You might not realise it, but most Australians are in line to get a pay rise next month. Under laws that passed the Australian parliament a few years ago, the superannuation guarantee is scheduled to rise from 9.5% to 10% from 1 July. That means that anyone who received superannuation payments from their employers (which is almost everyone who is currently employed) will get a pay rise of 0.5% in just a couple of weeks.
Yes, it is super. But before anyone brings up how you won’t see this money in your bank account, remember that super is your money too. And a rise in the superannuation guarantee will result in anyone receiving it becoming more wealthy. As well as better placed for a comfortable retirement.
Any money that flows to superannuation is typically invested on your behalf as well. So this extra cash that most workers will be receiving will head straight into assets like bonds, term deposits, and yes, ASX shares, to grow over time.
Of course, many Aussies might prefer to just pocket the extra cash themselves. But remember, money that goes to super is usually taxed less than ordinary income. So it’s a win from that perspective as well.
However, not all Aussie workers night be enjoying this upcoming rise. According to a report from the ABC this week, there are a number of workers who might not feel the benefit. The report cites a ‘loophole’ in the laws that allow businesses that pay super as part of a total salary package to simply rebalance their employees pay to reflect the higher super guarantee. In other words, they can take the extra 0.5% they have to pay in super out of their employees’ pay packets.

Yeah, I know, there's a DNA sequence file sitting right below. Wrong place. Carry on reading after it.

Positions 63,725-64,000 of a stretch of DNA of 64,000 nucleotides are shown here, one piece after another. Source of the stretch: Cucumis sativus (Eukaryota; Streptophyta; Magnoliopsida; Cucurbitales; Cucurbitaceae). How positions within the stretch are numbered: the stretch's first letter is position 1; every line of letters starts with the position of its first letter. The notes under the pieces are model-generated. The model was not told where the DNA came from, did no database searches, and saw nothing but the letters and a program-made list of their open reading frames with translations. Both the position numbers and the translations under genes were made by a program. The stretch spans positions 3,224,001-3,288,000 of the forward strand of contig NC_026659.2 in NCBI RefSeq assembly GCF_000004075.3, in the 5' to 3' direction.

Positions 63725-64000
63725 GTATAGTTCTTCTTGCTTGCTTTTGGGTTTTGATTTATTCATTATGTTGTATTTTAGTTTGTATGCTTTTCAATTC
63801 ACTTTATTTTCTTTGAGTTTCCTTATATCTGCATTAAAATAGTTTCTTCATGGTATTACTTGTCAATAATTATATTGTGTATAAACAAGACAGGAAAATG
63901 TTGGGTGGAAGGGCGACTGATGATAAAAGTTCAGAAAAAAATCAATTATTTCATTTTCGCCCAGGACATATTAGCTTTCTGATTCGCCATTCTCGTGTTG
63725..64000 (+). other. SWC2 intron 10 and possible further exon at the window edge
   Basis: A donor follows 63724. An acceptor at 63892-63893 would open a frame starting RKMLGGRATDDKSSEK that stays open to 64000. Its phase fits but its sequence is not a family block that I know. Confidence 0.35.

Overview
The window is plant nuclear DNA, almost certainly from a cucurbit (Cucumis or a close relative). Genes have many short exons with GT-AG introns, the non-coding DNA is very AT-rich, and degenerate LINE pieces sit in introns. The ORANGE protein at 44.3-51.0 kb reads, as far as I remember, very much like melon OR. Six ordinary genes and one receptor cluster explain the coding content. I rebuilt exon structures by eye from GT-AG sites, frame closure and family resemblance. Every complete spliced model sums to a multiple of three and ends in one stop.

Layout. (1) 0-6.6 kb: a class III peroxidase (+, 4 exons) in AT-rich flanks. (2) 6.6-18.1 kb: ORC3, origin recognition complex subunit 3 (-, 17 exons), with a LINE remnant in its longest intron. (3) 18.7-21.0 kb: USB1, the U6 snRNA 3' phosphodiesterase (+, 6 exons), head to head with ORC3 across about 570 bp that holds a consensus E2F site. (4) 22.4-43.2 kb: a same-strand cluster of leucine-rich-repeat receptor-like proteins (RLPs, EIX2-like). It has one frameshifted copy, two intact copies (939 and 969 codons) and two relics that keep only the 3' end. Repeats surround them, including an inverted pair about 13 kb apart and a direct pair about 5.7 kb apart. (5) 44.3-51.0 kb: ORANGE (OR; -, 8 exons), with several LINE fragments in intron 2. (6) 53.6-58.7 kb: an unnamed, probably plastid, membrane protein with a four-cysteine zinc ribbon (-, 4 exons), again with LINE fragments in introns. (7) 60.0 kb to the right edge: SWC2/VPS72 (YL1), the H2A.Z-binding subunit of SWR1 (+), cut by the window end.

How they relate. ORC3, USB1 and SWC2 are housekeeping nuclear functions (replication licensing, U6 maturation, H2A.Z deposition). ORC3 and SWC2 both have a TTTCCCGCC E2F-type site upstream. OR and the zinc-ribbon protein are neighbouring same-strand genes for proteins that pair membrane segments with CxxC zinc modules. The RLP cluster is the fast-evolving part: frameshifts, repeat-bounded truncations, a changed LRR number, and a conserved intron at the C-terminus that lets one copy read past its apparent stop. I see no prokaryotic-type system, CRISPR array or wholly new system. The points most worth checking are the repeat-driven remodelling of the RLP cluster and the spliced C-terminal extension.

This isn’t technically a ‘pay cut’ since the employee in question is no worse off on paper. But it will certainly upset many of these employees that might not appreciate a reduction in their take-home pay. The ABC included the results of a survey conducted by research firm Mercer. This found that almost two-thirds of firms with a ‘total salary package’ structure for their workers were considering taking the super increase out of their employees’ existing pay packets.
The report also states that the federal government sees no problem with this situation. It points out that Superannuation Minister Jane Hume recently cited a trade-off between providing more superannuation and wage increases. This is something that The Motley Fool’s chief investment officer Scott Philips recently discussed. So if you’re not sure if you’re on a ‘total salary package’, it might be a good time to find out!